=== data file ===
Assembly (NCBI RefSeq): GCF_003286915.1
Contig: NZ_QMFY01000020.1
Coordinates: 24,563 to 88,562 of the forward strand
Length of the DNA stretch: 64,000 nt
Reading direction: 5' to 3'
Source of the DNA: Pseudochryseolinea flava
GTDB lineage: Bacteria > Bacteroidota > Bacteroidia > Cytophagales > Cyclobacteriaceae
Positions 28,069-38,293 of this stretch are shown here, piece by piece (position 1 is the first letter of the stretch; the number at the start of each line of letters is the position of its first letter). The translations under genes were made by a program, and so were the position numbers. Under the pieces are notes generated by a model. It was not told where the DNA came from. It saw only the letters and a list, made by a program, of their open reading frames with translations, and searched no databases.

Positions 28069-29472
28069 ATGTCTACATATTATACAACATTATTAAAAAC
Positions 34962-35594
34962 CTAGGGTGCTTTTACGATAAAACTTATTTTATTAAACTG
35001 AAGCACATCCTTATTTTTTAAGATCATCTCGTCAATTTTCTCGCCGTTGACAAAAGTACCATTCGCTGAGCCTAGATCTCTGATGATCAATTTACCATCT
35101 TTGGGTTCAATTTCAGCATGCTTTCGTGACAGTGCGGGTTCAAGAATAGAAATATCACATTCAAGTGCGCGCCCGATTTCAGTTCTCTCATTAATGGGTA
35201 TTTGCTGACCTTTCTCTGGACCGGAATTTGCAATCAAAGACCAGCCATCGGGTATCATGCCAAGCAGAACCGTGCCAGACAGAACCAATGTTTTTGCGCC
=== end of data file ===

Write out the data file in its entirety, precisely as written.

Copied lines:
Assembly (NCBI RefSeq): GCF_003286915.1
Contig: NZ_QMFY01000020.1
Coordinates: 24,563 to 88,562 of the forward strand
Length of the DNA stretch: 64,000 nt
Reading direction: 5' to 3'
Source of the DNA: Pseudochryseolinea flava
GTDB lineage: Bacteria > Bacteroidota > Bacteroidia > Cytophagales > Cyclobacteriaceae
Positions 28,069-38,293 of this stretch are shown here, piece by piece (position 1 is the first letter of the stretch; the number at the start of each line of letters is the position of its first letter). The translations under genes were made by a program, and so were the position numbers. Under the pieces are notes generated by a model. It was not told where the DNA came from. It saw only the letters and a list, made by a program, of their open reading frames with translations, and searched no databases.

Positions 28069-29472
28069 ATGTCTACATATTATACAACATTATTAAAAAC
Positions 34962-35594
34962 CTAGGGTGCTTTTACGATAAAACTTATTTTATTAAACTG
35001 AAGCACATCCTTATTTTTTAAGATCATCTCGTCAATTTTCTCGCCGTTGACAAAAGTACCATTCGCTGAGCCTAGATCTCTGATGATCAATTTACCATCT
35101 TTGGGTTCAATTTCAGCATGCTTTCGTGACAGTGCGGGTTCAAGAATAGAAATATCACATTCAAGTGCGCGCCCGATTTCAGTTCTCTCATTAATGGGTA
35201 TTTGCTGACCTTTCTCTGGACCGGAATTTGCAATCAAAGACCAGCCATCGGGTATCATGCCAAGCAGAACCGTGCCAGACAGAACCAATGTTTTTGCGCC